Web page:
Gender non-conforming makeup artist Zain Shah on toxic masculinity and online bullying

By SCREENSHOT

Published Nov 21, 2020 at 09:00 AM

Reading time: 3 minutes

This year, and more specifically this month, the conversation around both online bullying and toxic masculinity has been incessant. For Anti-Bullying Week 2020, as part of the Not Just A Comment campaign, Screen Shot spoke to British South Asian, gender non-conforming makeup artist Zain Shah about the hate he receives, his fight against toxic masculinity through makeup and his advice for anyone else doing the same or struggling to shake off the haters.

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As a British South Asian, gender non-conforming makeup artist, what is your experience with online bullying like?

There’s a lot of hate, from people who don’t understand what I do. These people truly don’t want to understand and are fuelled by insecurities of their own. Being a queer POC and an individual that challenges gender stereotypes makes me a target on many different levels.

What would be your advice to anyone currently fighting toxic masculinity (be that through a celebration of their own identity or using their online presence)?

I would say thank you for speaking about a topic that so many turn a blind eye to. It’s easy to get burnt out when being a social activist, so my advice would be to protect your energy and remember to take care of yourself in the process.

When did you first realise that your interests didn’t fit society’s beauty standards? How did that impact you and your mental well-being?

Differences aren’t celebrated. I realised this as a young teen who enjoyed doing things society deems as typically ‘feminine’, and being called out for it at school; not just by students, but teachers too.

What do you do when you read some hurtful online comments about you in order to look past those?

I don’t engage with the hate. Often, these individuals are looking to get a rise out of you or to start an argument. Nobody has power over you unless you allow them to. I choose not to give value to their opinions or to give away my precious time to negativity.

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A post shared by Zain Shah (@zaddyza1n)

What would you say to people who are struggling with their culture, values and beliefs in order to help them overcome societal pressures?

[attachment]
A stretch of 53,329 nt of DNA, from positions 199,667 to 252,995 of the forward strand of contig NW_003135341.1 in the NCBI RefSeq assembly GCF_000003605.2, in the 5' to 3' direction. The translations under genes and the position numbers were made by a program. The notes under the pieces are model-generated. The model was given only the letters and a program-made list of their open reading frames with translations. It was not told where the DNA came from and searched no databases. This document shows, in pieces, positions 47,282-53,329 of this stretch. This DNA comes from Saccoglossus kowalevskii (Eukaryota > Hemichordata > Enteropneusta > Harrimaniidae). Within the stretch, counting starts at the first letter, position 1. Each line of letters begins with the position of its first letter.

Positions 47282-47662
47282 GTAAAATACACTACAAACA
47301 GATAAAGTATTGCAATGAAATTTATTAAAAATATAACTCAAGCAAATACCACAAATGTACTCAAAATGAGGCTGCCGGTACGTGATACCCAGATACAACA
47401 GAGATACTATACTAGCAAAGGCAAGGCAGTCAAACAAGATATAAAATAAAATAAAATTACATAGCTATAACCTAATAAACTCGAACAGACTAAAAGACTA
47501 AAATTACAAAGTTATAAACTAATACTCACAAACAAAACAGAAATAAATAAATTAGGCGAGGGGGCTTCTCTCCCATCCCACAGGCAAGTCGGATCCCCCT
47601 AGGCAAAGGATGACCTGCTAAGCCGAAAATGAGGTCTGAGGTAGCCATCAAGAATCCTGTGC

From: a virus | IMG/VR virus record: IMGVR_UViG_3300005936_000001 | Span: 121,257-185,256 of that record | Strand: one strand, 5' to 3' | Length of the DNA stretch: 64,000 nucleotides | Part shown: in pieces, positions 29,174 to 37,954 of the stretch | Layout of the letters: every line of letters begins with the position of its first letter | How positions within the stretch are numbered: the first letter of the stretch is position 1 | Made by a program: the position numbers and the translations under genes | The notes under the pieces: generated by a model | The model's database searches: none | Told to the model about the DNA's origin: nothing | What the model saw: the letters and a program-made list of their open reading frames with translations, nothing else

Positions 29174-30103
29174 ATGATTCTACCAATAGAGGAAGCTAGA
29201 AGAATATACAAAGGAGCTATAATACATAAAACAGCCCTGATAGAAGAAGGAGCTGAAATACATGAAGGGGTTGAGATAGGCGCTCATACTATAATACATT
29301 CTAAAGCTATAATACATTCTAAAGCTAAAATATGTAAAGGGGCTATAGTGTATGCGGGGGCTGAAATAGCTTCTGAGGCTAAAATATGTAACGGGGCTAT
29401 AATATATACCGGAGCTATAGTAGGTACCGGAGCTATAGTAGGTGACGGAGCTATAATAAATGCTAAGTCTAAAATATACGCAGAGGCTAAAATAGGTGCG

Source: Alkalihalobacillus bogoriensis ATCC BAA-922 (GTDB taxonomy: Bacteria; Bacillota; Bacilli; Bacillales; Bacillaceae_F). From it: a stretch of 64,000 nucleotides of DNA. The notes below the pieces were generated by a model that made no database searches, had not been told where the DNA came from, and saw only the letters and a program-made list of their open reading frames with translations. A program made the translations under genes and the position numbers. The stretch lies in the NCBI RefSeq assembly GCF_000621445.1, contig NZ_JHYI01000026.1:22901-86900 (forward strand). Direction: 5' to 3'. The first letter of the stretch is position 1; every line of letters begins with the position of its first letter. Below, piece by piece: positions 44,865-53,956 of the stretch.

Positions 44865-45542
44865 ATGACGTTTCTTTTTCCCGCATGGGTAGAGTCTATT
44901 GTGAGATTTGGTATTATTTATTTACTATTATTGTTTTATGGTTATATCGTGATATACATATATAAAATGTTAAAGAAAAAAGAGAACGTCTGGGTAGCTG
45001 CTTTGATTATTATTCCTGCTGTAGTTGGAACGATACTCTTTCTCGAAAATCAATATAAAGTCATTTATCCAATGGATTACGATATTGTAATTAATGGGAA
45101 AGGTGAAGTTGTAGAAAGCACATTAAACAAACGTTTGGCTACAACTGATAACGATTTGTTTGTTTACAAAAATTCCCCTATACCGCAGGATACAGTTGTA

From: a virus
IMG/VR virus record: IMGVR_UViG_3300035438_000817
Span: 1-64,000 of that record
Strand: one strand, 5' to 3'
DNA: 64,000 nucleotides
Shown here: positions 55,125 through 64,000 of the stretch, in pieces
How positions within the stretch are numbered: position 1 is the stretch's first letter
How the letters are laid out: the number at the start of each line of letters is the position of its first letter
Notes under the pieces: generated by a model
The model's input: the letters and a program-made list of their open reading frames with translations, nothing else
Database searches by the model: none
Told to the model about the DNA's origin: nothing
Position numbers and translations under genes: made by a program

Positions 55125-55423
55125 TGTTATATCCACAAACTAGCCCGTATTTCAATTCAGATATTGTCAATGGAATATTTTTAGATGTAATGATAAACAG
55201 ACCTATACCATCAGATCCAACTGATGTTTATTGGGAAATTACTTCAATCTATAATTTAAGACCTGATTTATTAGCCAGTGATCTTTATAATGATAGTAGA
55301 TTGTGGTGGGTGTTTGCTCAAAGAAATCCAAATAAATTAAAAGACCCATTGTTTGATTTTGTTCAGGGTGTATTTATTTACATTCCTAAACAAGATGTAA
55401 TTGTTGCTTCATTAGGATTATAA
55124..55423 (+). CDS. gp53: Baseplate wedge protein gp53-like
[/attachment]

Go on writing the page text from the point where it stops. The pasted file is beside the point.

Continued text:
I would say that while cultures and values can give us a sense of belonging, they don’t often care about the individuals’ happiness. Prioritise yourself, and choose your happiness first.

You use your platform as a way to encourage more comprehensive beauty standards. So far, what changes have you seen in your industry as well as in people’s mindsets?

I’ve seen other young South Asians step into their own power and reject society’s narrow standards of beauty. A few beauty brands are on the path of championing true diversity by moving past tokenising people of colour.

How mindful of online bullying would you say you are when posting new content online?

To be honest, I don’t factor it in anymore but I did at the start. If you’re proud of your work, nothing else matters. Stand by your art.

What boundaries have you set on your social media platforms in order to keep some aspects of your life ‘safe’ from online bullies?

As I mentioned, I don’t engage with the hateful comments and messages I receive. I also give myself frequent breaks from checking my social media, especially after I post.

If you could, what kind of life advice would you give your younger self?

You’ve got to make bad choices to learn how to make better ones. Live in the moment and enjoy every aspect of what you do. Also, don’t be so hard on yourself!

Finally, what is the best thing you would recommend people to do for Anti-Bullying Week 2020?

Check-in with yourself and address any negative behaviours and patterns you may have. After you’ve done that, start a discussion with your friends and family and call out any ‘bullying’ that you see.

Online bullying can affect everyone, including children, teens and adults. No one should go through the distress and loneliness that the brutality of hateful comments can lead to. With the help of Ditch The Label, we found it crucial to encourage others to open up about the hurtful comments they receive in order to knock down the idea that online abuse is acceptable.

You too, share on social media a picture or a video of the meanest comments you’ve received. Use the hashtag #NotJustAComment and encourage others to do the same. Reach out to anyone who you think might be suffering from bullying and donate if you can to help support the incredible work Ditch The Label is doing!

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